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Athlete dietary supplements

Athlete dietary supplements

Djetary out this Athlete dietary supplements for foods to Athlete dietary supplements athletic performance. Facebook Instagram Supplemsnts YouTube. Some people also use ergogenic aids Glutathione deficiency prepare the body for exercise, tAhlete the chance of injury during training, and enhance recovery from exercise [ 12 ]. A CoQ10 supplement can provide full-body support to the neurological and cardiovascular systems and can enhance cellular energy production to help you feel your best. Helps stressed and damaged skeletal muscle cells restore their structure and function.

Athlete dietary supplements -

Some researchers have suggested that supplements containing antioxidants, such as vitamins C and E and coenzyme Q 10 CoQ 10 , could reduce this free-radical formation, thereby minimizing skeletal muscle damage and fatigue and promoting recovery [ 19 ]. Studies suggest that the use of large doses of antioxidant supplements, especially vitamins C and E, may actually reduce rather than promote some of the beneficial effects of exercise.

One study, for example, randomly assigned 54 healthy Norwegian men and women age 20—30 years, most of whom were recreational exercisers, to receive 1, mg vitamin C and mg about IU vitamin E as DL-alpha-tocopherol or a placebo daily for 11 weeks while engaging in an endurance training program consisting mostly of running.

Compared with placebo, the supplements had no effect on maximal oxygen consumption VO 2 max, a measure of aerobic fitness and endurance capacity or running performance. However, they significantly lowered levels of biochemical markers related to mitochondrial creation and exercise-induced cell signaling, thereby diminishing the desirable training-induced adaptations within skeletal muscle [ 20 ].

The same research group conducted another trial using the same doses of vitamins C and E in 32 young men and women who followed a strength-training program for 10 weeks. Compared with placebo, the supplements did not affect muscle growth, but they significantly reduced the gain in arm strength as measured by biceps curls and blunted cellular signaling pathways linked to muscle hypertrophy [ 21 ].

After 7 days of high-intensity cycling sprints, the CoQ 10 group had, on average, a significantly smaller improvement in mean power output than the placebo group, suggesting a poorer adaptation to training. The preponderance of research to date suggests that exercise-induced reactive oxygen species and nitric oxide are beneficial.

These free radicals induce adaptive changes in muscle that lead to greater production of mitochondria and hypertrophy of myofibers [ 17 , 21 , 23 , 24 ].

However, these adaptations might not prevent improvements in VO 2 max or endurance performance [ 25 ]. Studies on the safety of vitamins C, E, and other antioxidant supplements taken during exercise show no evidence of adverse effects, aside from potentially reducing some of the benefits of exercise, but such studies have only lasted a few weeks or months.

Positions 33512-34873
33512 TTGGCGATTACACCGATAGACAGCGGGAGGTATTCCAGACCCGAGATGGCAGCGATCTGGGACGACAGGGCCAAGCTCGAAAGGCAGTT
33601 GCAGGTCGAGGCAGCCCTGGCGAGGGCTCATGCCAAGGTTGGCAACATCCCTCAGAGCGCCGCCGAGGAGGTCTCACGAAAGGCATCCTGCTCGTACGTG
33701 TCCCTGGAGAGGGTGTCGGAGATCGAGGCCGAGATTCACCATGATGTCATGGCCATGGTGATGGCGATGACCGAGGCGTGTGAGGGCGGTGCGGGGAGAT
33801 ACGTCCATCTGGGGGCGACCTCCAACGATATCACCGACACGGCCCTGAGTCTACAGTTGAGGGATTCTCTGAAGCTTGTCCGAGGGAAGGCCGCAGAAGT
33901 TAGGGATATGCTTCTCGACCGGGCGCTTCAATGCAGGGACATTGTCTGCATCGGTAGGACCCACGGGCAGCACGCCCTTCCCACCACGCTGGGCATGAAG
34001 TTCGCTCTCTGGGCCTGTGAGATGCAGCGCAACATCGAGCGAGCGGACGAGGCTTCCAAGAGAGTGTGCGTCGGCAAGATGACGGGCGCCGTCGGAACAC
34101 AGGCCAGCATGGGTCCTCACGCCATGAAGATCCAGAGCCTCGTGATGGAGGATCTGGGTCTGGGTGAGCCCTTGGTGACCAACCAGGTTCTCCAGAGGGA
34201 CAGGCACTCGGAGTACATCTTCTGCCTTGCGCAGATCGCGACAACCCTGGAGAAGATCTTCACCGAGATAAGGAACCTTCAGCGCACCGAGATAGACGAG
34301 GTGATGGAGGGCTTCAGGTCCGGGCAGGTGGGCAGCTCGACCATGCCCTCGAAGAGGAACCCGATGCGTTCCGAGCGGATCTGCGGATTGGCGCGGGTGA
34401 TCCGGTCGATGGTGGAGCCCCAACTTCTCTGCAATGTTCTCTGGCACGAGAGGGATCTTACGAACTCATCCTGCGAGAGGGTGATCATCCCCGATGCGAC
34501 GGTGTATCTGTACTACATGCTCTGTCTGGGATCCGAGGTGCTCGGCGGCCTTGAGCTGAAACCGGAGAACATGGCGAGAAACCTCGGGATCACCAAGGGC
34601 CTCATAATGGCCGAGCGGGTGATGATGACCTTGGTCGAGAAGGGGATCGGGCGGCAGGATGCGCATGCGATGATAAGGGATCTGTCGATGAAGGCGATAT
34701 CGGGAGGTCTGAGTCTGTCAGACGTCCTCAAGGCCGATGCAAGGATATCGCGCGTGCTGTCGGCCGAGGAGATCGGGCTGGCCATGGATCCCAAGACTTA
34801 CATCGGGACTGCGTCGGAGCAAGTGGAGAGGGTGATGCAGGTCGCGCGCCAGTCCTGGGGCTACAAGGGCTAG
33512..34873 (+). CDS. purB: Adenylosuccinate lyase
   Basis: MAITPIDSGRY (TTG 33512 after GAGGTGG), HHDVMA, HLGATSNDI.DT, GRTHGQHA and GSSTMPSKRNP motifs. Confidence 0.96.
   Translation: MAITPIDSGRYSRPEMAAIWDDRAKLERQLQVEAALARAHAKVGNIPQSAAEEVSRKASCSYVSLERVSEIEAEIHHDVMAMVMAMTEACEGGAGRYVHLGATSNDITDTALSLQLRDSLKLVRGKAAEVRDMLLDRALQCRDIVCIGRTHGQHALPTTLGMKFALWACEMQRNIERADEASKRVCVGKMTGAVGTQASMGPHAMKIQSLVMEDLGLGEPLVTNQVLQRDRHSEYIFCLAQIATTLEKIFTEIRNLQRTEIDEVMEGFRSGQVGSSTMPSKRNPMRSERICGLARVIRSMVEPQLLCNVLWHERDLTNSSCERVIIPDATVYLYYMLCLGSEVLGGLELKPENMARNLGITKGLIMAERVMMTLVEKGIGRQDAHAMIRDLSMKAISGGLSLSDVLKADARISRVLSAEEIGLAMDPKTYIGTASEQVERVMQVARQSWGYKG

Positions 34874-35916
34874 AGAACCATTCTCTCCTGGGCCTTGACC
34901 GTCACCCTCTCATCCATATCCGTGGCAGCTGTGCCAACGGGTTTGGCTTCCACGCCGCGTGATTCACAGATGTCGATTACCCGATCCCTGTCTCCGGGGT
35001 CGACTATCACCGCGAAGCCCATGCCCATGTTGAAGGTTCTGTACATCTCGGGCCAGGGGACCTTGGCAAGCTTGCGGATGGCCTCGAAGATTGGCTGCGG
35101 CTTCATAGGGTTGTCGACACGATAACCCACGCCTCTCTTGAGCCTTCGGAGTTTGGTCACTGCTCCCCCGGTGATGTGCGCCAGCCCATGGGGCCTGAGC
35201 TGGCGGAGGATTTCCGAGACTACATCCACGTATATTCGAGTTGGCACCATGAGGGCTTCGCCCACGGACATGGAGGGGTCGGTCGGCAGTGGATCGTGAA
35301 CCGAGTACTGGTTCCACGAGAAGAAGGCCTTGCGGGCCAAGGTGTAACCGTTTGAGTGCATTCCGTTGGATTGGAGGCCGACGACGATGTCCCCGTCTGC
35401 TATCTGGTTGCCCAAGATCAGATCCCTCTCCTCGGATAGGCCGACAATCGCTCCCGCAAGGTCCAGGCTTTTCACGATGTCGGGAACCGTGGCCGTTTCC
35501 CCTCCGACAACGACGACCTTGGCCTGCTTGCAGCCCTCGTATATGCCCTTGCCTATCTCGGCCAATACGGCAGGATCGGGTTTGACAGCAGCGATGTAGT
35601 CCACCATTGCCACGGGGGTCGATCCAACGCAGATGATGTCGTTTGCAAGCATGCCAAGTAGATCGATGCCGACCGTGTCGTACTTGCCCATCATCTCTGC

These amounts are substantially higher than the doses that studies have typically used for exercise and athletic performance. Among the potential adverse effects of excess vitamin C are diarrhea, nausea, abdominal cramps, and other gastrointestinal disturbances.

The intake of excessive amounts of vitamin E increases the risks of hemorrhagic effects. The side effects of CoQ 10 are mild and can include fatigue, insomnia, rashes, nausea, upper abdominal pain, heartburn, sensitivity to light, irritability, dizziness, and headaches [ 28 ].

Little research supports the use as ergogenic aids of antioxidant supplements containing greater amounts than those available from a nutritionally adequate diet [ 19 , 25 ].

In fact, they can adversely affect some measures of exercise and athletic performance. The Australian Institute of Sport, part of the government of Australia, does not recommend supplementation with vitamins C and E by athletes, except when they use these products as part of a research protocol or with proper monitoring [ 29 ].

More information on vitamin C and vitamin E is available in the Office of Dietary Supplements ODS health professional fact sheets on these nutrients. L-arginine is an amino acid found in many protein-containing foods, especially animal products and nuts.

The body also synthesizes arginine from citrulline , mainly in the kidneys. Some experts suggest that taking arginine in supplement form enhances exercise and athletic performance in several ways [ ].

First, some arginine is converted to nitric oxide, a potent vasodilator that can increase blood flow and the delivery of oxygen and nutrients to skeletal muscle. Second, increased vasodilation can speed up the removal of metabolic waste products related to muscle fatigue, such as lactate and ammonia, that the body produces during exercise.

Third, arginine serves as a precursor for the synthesis of creatine, which helps supply muscle with energy for short-term, intense activity. Fourth, arginine may increase the secretion of human growth hormone HGH , which in turn increases insulin-like growth factor-1 IGF-1 levels, both of which stimulate muscle growth.